The word "testing" gives many people an uneasy feeling. It evokes nervousness and stress. It forces our minds to think in ways that seek to determine what someone else wants us to know and in what manner we must give it. The thought of testing or thoughts during testing make any creative ideas vanish...there is no room for them. The mind must function in a predetermined manner for success. Information memorized must be rehearsed...allowing no other ideas. The mind is fatigued by the many facts or numbers crammed into it.
Many tests are timed, so those people who are stressed by this
component, tremble at the signal of time starting and ending. At the
end of the test, the mind may actually try to "forget" the mass of
information because the process of testing has fatigued it mentally and
physically. Facts not relevant for the current moments of life may be
shoved into a miscellaneous file in the brain and may never be
Tests point out what learners get wrong and then penalize them for
those wrong answers. Tests rarely allow for later clarification of
misunderstandings or for the re-teaching of concepts. Teaching continues
on its predetermined path, leaving some students farther and farther
Now move from normal testing to an even greater level of stress for
the mind...standardized testing. Standardized tests demand that
everyone in a certain grade level learn the same skills, within the same
time, in the same way...because they will be required to give the very
same answers in order to do well. Everyone must fit into the same box,
the same cookie cutter, be the same bolt or screw on the assembly line
of education. Bits of isolated, disconnected information must be
drilled and drilled, day after day, in hopes of covering possible skills
and standards that will be tested. Everyone must become a master of
bubbling in answers to multiple choice questions. There is little
consideration for growth and development variations...little
consideration for cultural differences. Teachers must teach for this
test. Instructional time is consumed by preparing for the test.
During the week of standardized testing, everyone will be encouraged
to get plenty of sleep at home. Administrators may come in and have pep
rallies to keep students alert. Teachers may offer ice-cream sundaes
in the afternoons. All types of bribery will be used to coerce students
to do well. Students will be told to just think of the test...put
everything else out of their minds.
The young girl who comes to school distressed because her dog was
killed that morning by a car will be told to "get focused" on the test.
The boy whose father left their home after a divorce will try to push
his hurt feelings aside, but finds he cannot concentrate hour after hour
and soon just guesses. A boy who is very bright in the field of
mathematics is confused by the way the questions are stated. He wants
to ask for clarification, but can't. He gets highly frustrated and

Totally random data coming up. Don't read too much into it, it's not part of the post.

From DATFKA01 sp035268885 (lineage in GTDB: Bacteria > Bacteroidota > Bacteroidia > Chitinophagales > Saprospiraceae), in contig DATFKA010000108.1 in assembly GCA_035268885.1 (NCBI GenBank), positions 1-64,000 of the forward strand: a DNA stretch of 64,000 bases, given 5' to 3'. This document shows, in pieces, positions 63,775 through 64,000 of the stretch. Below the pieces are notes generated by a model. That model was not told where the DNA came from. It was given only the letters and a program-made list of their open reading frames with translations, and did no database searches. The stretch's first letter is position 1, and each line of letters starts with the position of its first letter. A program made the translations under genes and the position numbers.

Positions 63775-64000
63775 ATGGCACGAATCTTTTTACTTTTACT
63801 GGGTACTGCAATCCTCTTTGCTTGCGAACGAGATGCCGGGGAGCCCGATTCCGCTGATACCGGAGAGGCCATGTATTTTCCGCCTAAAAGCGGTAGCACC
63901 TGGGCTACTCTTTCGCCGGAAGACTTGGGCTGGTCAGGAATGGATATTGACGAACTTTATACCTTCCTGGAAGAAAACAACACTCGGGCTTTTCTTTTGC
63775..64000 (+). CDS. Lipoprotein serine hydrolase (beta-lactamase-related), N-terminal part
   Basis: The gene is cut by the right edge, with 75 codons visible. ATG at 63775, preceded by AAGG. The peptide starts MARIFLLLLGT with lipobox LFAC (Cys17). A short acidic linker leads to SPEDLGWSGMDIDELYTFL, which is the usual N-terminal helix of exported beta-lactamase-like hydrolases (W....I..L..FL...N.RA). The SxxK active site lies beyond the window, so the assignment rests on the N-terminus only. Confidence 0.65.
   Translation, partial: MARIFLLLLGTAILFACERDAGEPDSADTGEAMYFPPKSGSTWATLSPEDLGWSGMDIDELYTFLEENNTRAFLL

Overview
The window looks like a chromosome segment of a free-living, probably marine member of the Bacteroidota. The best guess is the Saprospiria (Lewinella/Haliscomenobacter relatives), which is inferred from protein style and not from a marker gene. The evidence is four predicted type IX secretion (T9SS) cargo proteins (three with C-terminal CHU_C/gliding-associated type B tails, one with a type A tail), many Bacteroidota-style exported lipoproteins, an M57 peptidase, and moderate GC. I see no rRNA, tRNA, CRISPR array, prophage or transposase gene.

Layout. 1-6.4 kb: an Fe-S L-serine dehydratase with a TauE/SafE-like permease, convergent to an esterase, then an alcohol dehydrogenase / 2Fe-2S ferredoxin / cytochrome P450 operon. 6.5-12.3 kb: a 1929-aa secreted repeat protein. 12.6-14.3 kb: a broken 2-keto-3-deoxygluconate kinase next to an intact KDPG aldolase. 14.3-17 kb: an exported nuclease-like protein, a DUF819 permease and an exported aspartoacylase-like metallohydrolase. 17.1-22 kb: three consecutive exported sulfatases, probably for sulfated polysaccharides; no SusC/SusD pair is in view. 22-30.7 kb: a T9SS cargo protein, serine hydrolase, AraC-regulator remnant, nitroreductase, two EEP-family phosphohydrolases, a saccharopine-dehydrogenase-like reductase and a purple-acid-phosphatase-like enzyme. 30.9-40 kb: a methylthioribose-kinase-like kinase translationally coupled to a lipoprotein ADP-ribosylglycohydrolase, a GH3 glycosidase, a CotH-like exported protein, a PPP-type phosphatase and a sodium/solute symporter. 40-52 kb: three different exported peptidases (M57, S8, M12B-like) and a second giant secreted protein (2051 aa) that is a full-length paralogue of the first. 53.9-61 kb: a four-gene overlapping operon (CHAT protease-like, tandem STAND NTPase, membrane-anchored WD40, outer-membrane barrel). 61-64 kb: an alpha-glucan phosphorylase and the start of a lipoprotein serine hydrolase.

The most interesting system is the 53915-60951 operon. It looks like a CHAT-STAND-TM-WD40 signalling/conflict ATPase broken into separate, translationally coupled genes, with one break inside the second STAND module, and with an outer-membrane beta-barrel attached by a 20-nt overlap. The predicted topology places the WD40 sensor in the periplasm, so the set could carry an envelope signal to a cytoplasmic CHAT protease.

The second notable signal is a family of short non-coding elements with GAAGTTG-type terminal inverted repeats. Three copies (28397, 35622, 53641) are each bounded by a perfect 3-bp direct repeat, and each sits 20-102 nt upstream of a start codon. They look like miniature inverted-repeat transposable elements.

becomes unable to continue for a while...yet the time is ticking away. A
student gets very confused trying to comprehend one story after the
other...one about a railroad, one about a chemical reaction, one about a
bread factory, one about a gender differences. They go on and on...one
random topic after the other.
At kindergarten level, the young student feels ready to answer
questions about animals. He loves animals and thinks he will know the
answers. His class has studied forest animals, farm animals, and pets.
The class has a goldfish and hamster. He knows a lot about those
animals. As the teacher reads the standardized test questions, his
heart sinks. Surprisingly, all three questions are about sea
otters...How do sea otters sleep? What do sea otters eat? How do sea
otters take care of their young? He starts to cry.
A third grader in a community of intense violence and crime reads this standardized test question:
A boy wakes up and hears popping sounds downstairs. The popping sounds probably are:
(a)traffic outside (b)bacon frying (c) an alarm clock.
The correct answer is "bacon frying," but because this child has
never awakened to bacon frying, he assumes the popping sounds are
gunfire. He looks for an answer with the word "gun," but does not see
it. He marks "traffic outside" and of course that is incorrect.
A student tries to concentrate on the math part of the test. Her
mind becomes weary and confused by trying to think about so many topics
at one time. Questions are about: adding fractions, multiplying
fractions, dividing fractions, graphs, volume, perimeter, angles, mode,
median, mean, probability, equivalents, decimals, rates, ratios...She
can't keep it all straight in her mind.
The educational and political establishments would have you to
believe that scores will tell us who is smart and who is not...which
teachers are proficient and which are not...the schools that are
excellent and the ones that are not...that quantitative data...numbers
and more numbers will inform us of success.
Standardized testing should not have the overwhelming influence on
education that it does. A good teacher knows when her/his students are
doing well. Good teachers can create a curriculum and assessments that
meet the needs of their students. Good teachers know effective
strategies that give time for growth and development, allow for
emotional distresses, and provide a secure environment for teaching and
learning...an environment that opens the mind...not closes it.
(this article originally appeared on The Huffington Post and can be viewed by clicking here.)